contribute to patient length of stay at St. Peter Regional Treatment
Center.
FINDINGS:
In the statistical analyses that were conducted, the dependent
variable was the total length of stay at St. Peter Regional Treatment
Center. Independent variables included in the analyses were age,
gender, ethnicity/race, reason for commitment, cause of
commitment, number of commitments, diagnoses, number of
diagnoses, and substance abuse diagnosis. The results of this
research did not show any significant statistical relationship
between total length of stay and the above independent variables
with the exception of substance abuse. Based on this research,
other patient characteristics, diagnoses, or reasons for commitment
did not affect patient length of stay in this sample. Additional
findings included:
HYPOTHESES:
●Patients diagnosed with an Axis II disorder has an average length
Based upon the literature and clinical experiences of the staff at the
hospital, it was hypothesized that patient length of stay increases
with multiple diagnoses, multiple commitments, reason for
commitment, conduct disorder diagnosis, and personality disorder
diagnosis.
of stay of 11 years and patients diagnosed with an Axis I disorder
has an average length of stay of 8.5 years.
●Patients diagnosed with Schizophrenia or Schizoaffective
12
Patient Length of Stay at SPRTC
METHODOLOGY:
This research project employed a quantitative review of archived
data comprised of patients that had been discharged from St. Peter
Regional Treatment Center between 2002-2010. These patients
were admitted to Minnesota Security Hospital for treatment and
progressed through the program to Forensic Transition Services
and eventually discharged to the community. IRB approval was
granted by Minnesota State University, Mankato. Total number of
discharges that occurred between 2002-2010 is 95 (N=95).
Twenty-two (N=22) patients were excluded from this sample due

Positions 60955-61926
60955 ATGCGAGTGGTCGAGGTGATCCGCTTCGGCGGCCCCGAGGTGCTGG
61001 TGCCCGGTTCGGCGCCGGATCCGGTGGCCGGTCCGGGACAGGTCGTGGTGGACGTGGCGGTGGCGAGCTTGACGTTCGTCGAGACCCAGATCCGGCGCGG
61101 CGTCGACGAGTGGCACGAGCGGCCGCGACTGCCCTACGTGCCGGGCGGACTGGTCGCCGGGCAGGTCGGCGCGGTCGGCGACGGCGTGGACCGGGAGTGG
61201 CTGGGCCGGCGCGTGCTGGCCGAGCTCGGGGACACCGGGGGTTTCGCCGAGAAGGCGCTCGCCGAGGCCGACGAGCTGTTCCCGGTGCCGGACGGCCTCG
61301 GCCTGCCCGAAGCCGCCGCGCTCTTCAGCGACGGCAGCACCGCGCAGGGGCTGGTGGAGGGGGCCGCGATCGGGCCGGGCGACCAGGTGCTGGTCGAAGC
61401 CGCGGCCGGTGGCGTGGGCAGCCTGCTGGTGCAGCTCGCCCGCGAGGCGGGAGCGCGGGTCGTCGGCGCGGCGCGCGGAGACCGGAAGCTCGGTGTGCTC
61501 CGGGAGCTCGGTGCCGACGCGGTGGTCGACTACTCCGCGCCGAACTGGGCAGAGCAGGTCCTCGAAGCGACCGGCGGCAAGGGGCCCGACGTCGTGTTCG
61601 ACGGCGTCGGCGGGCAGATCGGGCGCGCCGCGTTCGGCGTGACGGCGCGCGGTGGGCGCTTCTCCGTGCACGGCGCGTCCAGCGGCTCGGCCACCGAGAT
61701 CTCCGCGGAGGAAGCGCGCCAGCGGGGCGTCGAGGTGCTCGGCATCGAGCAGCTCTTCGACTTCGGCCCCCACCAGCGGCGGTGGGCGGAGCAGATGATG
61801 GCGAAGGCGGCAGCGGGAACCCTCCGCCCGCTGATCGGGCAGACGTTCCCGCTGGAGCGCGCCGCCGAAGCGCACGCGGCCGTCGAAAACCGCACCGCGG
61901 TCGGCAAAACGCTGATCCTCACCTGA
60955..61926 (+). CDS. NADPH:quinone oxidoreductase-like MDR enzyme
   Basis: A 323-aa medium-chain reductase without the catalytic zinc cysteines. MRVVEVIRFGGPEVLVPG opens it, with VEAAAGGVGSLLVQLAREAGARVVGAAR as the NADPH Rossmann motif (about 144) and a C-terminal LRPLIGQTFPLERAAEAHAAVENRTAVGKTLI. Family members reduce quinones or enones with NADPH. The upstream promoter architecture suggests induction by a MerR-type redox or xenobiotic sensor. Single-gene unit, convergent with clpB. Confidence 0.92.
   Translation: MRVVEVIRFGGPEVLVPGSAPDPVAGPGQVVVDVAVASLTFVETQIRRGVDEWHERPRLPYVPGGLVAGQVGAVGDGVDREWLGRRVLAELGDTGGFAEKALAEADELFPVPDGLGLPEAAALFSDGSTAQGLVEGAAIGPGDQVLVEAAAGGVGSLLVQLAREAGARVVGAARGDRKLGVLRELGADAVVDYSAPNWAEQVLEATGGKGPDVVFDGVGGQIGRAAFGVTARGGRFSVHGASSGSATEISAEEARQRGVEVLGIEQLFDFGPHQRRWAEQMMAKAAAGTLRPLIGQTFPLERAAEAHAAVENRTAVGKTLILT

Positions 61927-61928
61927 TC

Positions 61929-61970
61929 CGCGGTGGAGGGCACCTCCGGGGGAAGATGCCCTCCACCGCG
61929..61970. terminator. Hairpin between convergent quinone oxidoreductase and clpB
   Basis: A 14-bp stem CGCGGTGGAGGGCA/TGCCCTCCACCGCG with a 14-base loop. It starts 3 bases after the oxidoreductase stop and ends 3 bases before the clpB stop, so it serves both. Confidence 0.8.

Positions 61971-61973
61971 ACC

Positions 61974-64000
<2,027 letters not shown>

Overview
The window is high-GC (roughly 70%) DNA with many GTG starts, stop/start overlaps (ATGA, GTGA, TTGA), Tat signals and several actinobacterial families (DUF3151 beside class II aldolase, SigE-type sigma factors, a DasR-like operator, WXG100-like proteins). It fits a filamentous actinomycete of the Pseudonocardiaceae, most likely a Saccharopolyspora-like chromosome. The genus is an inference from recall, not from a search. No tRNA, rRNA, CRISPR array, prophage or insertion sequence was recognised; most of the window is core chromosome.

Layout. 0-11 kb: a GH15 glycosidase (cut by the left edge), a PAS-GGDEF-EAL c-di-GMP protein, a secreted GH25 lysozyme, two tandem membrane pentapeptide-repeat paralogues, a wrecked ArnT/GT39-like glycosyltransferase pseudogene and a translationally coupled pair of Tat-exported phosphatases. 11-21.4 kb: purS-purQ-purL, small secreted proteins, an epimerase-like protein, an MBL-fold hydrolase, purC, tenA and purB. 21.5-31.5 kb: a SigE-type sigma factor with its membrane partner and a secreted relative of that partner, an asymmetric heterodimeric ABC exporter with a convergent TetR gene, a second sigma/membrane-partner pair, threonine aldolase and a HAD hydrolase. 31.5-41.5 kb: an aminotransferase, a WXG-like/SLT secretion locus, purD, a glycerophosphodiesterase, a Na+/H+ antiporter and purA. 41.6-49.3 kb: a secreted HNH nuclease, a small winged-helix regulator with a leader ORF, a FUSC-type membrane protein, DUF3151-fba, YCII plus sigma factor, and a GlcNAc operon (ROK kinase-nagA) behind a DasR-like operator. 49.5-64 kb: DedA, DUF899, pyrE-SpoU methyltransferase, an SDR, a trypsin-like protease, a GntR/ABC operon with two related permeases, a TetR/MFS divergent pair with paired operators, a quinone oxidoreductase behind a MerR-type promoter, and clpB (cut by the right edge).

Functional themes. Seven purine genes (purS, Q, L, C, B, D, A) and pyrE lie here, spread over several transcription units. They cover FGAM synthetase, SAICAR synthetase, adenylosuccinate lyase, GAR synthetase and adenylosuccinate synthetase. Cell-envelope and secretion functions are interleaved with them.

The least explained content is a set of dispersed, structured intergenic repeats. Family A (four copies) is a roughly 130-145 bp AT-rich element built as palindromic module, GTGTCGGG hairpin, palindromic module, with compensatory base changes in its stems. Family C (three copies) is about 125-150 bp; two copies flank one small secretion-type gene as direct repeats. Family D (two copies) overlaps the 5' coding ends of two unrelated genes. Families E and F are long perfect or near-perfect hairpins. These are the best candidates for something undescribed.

to these patients being admitted to St. Peter Regional Treatment
Center on revoked provisional discharges, thus they came back into
the system to Forensic Transitional Services and not the Minnesota
Security Hospital. The sample for the present study consisted of
73 patients (N=73).
disorder has an average length of stay of 9.4 years as compared to
patients with an Affective disorder (Bipolar, Major Depression,
OCD, and Phobia’s) who has an average length of stay of 13 years.
●Patients with an Intellectual disability has an average length of
10
8
stay of 13 years and patients without an Intellectual disability has
an average length of stay of 9.3 years.
MSH (6.8 Years)
FTS (2.8 Years)
SPRTC (9.7 Years)
●Patients with an Chemically Dependent diagnosis has an average
length of stay of 8.3 years and patients without a Chemically
Dependent diagnosis has an average length of stay of 12 years.
6
ACKNOWLEGMENTS
4
2
0
Special thanks to St. Peter Regional Treatment Center for the
opportunity to learn and grow in the mental health environment
during this practicum experience. Also, a sincere and heartfelt
appreciation goes to Rochelle Fischer for providing supervision,
guidance, and support in this endeavor. Lastly, I would like to
thank my mentors Annelies Hagemeister and David Beimers for
giving me their feedback on this research.